If at first you don’t succeed, I was taught by my mother, try and try again.
This attitude is one of the most important mindsets for many U.S. spouses trying to help immigrate their spouse born in another country.
Especially those who need to win a hardship waiver to remain together as a family.
Do You Know The Keys To Winning Hardship Cases?
As a Riverside immigration lawyer, helping clients understand the concept of extreme hardship is critically important to their defense against deportation and separation from family in a variety of cases – especially those revolving around I-601 family unity waivers.
Yet, hardship is perhaps the most difficult immigration concepts to learn and master.
But absolutely necessary.
Extreme hardship, in short, determines victory and defeat, family unity or family separation.
If you lose your hardship battle, your dreams of raising a family, buying a home, and living a long life together are likely to be shattered forever.
Unfortunately, given the range of hardship standards in agency as well as judicial decisions, many blog readers have expressed confusion of the extreme hardship standard used for I-601 and I-601A waiver cases. Efforts to obtain clarification from the government have been futile.
In this post, I will attempt to unravel the mystery – and show you what type of evidence you need to prepare in order to improve you and your spouse’s chances for success.
The goal is to help your family survive and navigate the I-601 family unity process successfully.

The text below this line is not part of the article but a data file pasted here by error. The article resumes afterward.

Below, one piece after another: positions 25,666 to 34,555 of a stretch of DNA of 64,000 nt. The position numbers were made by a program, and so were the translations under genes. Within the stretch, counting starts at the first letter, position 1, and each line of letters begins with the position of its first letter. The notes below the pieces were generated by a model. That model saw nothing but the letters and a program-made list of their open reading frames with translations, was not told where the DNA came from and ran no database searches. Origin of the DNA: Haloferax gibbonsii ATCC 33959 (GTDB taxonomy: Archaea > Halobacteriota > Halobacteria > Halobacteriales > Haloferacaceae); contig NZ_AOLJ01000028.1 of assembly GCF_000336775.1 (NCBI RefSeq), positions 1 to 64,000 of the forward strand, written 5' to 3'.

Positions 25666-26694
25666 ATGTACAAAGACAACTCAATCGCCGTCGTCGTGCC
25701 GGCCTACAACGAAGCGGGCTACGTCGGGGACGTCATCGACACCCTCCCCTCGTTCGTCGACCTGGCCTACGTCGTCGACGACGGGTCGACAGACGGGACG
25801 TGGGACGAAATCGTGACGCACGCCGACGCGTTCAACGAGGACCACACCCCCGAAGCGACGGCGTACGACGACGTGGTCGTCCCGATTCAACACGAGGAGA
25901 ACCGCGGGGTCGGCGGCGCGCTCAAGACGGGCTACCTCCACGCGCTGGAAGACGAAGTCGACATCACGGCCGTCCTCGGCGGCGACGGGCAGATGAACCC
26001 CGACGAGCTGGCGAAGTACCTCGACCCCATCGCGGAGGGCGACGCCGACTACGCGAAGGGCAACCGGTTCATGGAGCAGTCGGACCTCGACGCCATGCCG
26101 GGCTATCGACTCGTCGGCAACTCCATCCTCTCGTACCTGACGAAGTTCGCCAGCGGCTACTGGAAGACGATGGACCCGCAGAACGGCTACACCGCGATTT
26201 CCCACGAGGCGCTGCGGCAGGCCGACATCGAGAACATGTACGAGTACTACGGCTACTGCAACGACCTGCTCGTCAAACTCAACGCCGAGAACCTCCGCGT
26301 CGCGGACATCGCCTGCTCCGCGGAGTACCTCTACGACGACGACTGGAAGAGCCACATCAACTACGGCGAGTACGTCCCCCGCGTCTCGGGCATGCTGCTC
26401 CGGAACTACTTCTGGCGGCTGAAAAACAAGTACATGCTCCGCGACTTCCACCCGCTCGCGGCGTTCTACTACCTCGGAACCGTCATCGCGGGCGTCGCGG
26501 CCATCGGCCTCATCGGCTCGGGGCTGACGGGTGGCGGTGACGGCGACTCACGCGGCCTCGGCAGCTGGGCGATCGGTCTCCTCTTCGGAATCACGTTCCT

Why Immigrants Need I-601 Waivers For Inadmissibility
In most cases, immigrants who entered without inspection (EWI) need to return to their home countries for green card interviews (unless they qualify under a narrow group of exceptions, allowing them to attend their interviews at a local immigration office).
If they have been lived in the U.S. for 180 days without permission, once they leave the United States, they are deemed inadmissible for a period of three years. This is referred to as a three-year bar to re-entry.
If they have lived here for one year without permission, and they depart, however temporary, they are subject to a ten-year bar to re-entry.
This is where the I-601 application for a waiver of grounds of inadmissibility comes into play.
If granted, a waiver forgives an immigrant’s transgression and grants admission to the United States.
To succeed, waiver requests must establish that a qualifying relative will suffer extreme hardship if the immigrant is not allowed to return to the U.S.
So who is a qualifying relative?
For I-601 inadmissibility purposes, only an immigrant’s U.S. citizen or a lawful permanent resident spouse or parent.
What Is Extreme Hardship To A Qualifying Relative For I-601 Waiver Purposes?
In general, there are two parts to an extreme hardship determination.
First, the evidence presented. What evidence has been provided to the immigration court to show how an immigrant’s removal from the U.S. will affect his or her qualifying relatives?
To a large extent, this part of the process is objective.
As discussed earlier in the context of immigration court cases, there are a wide variety of personalized factors which should be evaluated by adjudicators under a totality of the circumstances approach to making hardship decisions:
One such approach is 8 C.F.R. 1240.58 which set forth a list of factors pertinent to an evaluation of extreme hardship under the former suspension of deportation standard.